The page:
Hindustan Times (Jalandhar)
‘CIL will have an edge if commercial mining begins’
NEW DELHI: Sutirtha Bhattacharya has stressed on ramping up output and improving profitability since he took over as Coal India chairman in January this year. Bhattacharya spoke to HT on the company’s production target of 1 billion tonnes by 2020 and how the government is moving actively to step up coal output. Excerpts.
This has been a good year for Coal India with output going up...
When you are doing well it means you are getting access to land and resources better and your contracts and tenders are getting settled faster. We have been trying to do that and the government has been leading from the front.
You have set a production target of 1 billion tonnes by 2020. How achievable is that?
I find huge persuasion there. Even the Prime Minister takes it up in video conferences with chief secretaries of states. Once the Prime Minister reviews it at the highest level, most of the issues will be resolved. But primarily, the people have to own up the target.
CIL acquired 2,000 hectares of land last year and received about 40 clearances. How did you manage to do that?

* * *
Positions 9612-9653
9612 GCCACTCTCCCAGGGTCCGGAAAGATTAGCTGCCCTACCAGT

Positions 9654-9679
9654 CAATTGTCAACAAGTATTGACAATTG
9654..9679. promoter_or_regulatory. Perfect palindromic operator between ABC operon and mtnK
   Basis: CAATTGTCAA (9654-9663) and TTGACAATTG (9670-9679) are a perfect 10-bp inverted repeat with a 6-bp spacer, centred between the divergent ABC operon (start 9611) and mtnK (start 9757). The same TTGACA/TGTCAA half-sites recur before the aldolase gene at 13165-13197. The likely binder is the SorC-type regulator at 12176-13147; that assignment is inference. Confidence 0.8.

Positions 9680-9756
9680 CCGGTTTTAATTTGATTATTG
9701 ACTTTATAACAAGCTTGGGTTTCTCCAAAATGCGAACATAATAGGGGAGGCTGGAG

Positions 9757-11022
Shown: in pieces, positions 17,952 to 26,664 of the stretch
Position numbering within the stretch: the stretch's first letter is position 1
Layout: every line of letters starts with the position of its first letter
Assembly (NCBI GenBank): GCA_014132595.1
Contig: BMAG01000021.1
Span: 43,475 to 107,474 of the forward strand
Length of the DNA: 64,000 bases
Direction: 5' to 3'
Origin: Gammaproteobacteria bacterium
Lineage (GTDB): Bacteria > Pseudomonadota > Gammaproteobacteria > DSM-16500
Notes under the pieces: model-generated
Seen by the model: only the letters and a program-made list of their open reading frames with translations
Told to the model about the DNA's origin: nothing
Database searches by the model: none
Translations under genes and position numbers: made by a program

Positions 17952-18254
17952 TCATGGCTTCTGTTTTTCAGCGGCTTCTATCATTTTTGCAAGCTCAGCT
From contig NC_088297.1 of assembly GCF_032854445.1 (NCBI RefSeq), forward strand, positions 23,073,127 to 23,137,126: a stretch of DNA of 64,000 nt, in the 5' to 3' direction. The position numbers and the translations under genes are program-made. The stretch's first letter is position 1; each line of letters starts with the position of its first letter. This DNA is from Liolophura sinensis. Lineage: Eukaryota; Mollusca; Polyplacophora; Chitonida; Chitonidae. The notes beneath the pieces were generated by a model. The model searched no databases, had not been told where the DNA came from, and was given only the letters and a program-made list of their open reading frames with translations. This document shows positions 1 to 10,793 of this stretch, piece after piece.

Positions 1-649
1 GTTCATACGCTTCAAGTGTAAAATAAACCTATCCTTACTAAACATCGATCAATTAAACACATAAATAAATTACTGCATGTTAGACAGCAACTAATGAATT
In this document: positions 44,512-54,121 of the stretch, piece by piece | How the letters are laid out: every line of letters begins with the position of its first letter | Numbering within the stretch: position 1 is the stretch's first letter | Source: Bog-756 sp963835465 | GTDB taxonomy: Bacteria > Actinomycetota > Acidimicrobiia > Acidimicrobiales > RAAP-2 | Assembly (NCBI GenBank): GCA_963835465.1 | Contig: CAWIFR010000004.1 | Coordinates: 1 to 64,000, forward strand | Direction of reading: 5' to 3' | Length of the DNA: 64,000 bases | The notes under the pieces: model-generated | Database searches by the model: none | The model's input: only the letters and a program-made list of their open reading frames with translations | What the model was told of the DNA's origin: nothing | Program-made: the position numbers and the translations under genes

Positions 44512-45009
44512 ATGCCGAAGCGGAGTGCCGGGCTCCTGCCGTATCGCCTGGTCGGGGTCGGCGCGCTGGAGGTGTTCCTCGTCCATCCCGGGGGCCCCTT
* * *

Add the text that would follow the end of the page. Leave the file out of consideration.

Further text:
We involved state governments. I am bringing on board retired railways executives and state government officials who are opinion makers, and who know laws and processes. State governments generally look at issues through the eyes of revenue and forest department officials, just as the government looks at coal issues through Coal India. I am trying to combine all the eyes. We must look at a minimum time limit. If it can happen in month, it should happen in one month.
Power firms often complain about the quality of coal supplied….
There is a perception in some cases that the quality being supplied is inferior. So, let the third party (sampling) system sink in. Power companies must honestly try to implement the system. In the last six months, have you seen NTPC complaining bitterly against us? We in fact received a letter from NTPC praising us.
What will be the impact of commercial mining on Coal India, if and when it kicks off?
We will enjoy the first-mover advantage to a great extent. Till such time that the Supreme Court stuck down the (captive) mines, (private sector) companies were under no illusion that it was going to be cancelled. In my mind they are in the same mental state of operating a mine as before.
What will happen if international coal mining firms come in with superior technology?
It was not prevented earlier also. If you are bringing in high technology, you are talking of underground mining. But even today, most mines would be open-cast mines. In evolution, you cannot stop certain things from happening.